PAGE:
The federal minimum wage stage varies considerably from what many states across the country require businesses to pay their workers, but there is also a stark difference between states across the country.
$7.25 per hour is and has been the federal minimum wage standard since 2009. Georgia’s state minimum wage is actually $5.15 per hour, but the federal requirement trumps what is on the books in the Peach State. As shown in the map, many of the $7.25 per hour states are a result of the federal standard superseding a lower state wage due to the Fair Labor Standards Act.
Interestingly, Alabama, South Carolina, and Tennessee do not have state minimum wages.
DC has the highest minimum wage rate at $11.50 per hour while Massachusetts and Washington state follow just behind at $11.00 per hour.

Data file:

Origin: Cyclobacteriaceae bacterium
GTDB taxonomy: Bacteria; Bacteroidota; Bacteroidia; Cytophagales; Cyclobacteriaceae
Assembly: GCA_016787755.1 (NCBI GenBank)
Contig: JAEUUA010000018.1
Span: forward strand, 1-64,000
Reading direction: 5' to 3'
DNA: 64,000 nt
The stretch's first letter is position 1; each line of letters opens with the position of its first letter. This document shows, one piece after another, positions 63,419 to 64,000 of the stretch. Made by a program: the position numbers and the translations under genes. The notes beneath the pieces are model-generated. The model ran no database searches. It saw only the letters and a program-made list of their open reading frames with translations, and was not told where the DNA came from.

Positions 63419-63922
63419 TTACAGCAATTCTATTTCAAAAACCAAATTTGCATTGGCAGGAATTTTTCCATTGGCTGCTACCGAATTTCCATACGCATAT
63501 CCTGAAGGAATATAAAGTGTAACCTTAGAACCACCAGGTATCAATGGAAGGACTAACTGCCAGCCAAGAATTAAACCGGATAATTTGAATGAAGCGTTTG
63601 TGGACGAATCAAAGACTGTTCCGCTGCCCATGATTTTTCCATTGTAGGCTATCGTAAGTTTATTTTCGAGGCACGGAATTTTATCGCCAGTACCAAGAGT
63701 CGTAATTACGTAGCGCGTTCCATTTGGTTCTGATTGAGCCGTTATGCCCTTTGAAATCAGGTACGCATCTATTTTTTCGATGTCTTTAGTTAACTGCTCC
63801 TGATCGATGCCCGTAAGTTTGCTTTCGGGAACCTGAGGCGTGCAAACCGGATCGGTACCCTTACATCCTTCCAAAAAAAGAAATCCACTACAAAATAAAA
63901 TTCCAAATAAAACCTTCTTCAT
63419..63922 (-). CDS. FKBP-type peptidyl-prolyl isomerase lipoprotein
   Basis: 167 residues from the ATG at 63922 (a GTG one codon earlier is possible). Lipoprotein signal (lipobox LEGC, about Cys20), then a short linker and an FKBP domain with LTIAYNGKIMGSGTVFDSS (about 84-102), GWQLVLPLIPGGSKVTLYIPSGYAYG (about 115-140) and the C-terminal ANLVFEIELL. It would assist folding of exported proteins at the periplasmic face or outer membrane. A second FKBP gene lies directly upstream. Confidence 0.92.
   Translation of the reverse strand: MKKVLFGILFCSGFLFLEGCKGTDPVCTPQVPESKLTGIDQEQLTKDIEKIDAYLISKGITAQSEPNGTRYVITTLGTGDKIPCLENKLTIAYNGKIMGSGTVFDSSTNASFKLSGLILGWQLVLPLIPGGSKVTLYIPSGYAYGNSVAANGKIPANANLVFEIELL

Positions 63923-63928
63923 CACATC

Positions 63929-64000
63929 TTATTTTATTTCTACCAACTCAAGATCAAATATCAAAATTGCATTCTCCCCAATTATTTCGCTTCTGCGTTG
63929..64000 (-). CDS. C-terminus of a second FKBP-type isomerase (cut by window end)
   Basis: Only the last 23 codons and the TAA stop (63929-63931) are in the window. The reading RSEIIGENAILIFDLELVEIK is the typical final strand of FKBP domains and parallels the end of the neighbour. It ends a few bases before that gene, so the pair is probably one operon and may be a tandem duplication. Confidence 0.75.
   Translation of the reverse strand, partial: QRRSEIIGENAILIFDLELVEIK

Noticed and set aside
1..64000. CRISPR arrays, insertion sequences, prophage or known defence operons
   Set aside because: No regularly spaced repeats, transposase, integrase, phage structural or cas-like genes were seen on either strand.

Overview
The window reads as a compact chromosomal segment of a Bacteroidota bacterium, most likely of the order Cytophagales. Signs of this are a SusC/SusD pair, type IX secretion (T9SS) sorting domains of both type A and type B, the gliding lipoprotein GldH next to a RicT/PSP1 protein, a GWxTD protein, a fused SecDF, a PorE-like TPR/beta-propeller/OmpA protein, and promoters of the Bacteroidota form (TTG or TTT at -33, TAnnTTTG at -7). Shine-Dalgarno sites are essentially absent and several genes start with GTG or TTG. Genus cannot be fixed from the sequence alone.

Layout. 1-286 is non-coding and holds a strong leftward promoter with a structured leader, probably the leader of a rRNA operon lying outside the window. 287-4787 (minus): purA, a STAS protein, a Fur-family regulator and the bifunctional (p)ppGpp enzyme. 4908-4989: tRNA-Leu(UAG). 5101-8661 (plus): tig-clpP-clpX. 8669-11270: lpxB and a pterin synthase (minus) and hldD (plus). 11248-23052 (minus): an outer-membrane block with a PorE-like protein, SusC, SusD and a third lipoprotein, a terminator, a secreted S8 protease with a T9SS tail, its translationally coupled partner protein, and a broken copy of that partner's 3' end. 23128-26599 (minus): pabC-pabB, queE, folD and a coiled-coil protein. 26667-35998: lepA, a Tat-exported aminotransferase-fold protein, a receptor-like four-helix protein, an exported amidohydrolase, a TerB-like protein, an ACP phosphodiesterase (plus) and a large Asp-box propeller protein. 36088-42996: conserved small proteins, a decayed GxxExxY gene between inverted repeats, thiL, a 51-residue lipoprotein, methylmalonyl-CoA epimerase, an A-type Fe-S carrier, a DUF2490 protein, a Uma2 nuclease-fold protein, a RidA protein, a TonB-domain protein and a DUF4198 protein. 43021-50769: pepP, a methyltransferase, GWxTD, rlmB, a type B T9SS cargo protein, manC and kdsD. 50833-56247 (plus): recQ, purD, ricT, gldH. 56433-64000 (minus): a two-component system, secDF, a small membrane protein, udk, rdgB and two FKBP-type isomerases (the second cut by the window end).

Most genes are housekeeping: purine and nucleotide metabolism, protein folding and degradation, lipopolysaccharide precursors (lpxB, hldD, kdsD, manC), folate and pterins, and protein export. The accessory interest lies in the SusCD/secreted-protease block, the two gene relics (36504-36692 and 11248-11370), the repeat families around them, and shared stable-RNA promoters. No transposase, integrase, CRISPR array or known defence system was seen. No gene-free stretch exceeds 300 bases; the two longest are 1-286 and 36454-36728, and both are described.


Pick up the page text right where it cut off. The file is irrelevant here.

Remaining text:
In 2017, 7 states automatically increased minimum wage numbers because of cost of living increases:
- New Jersey
- South Dakota
Five states increased the minimum wage rates through ballot initiatives passed by voters:
Seven states used the legislature to increase their wages:
- New York
You can read more on state-by-state findings here:
This chart shows state minimum wage rates in effect as of Jan. 1, 2017, as well as future enacted increases. Nineteen states begin the new year with increased minimum wages.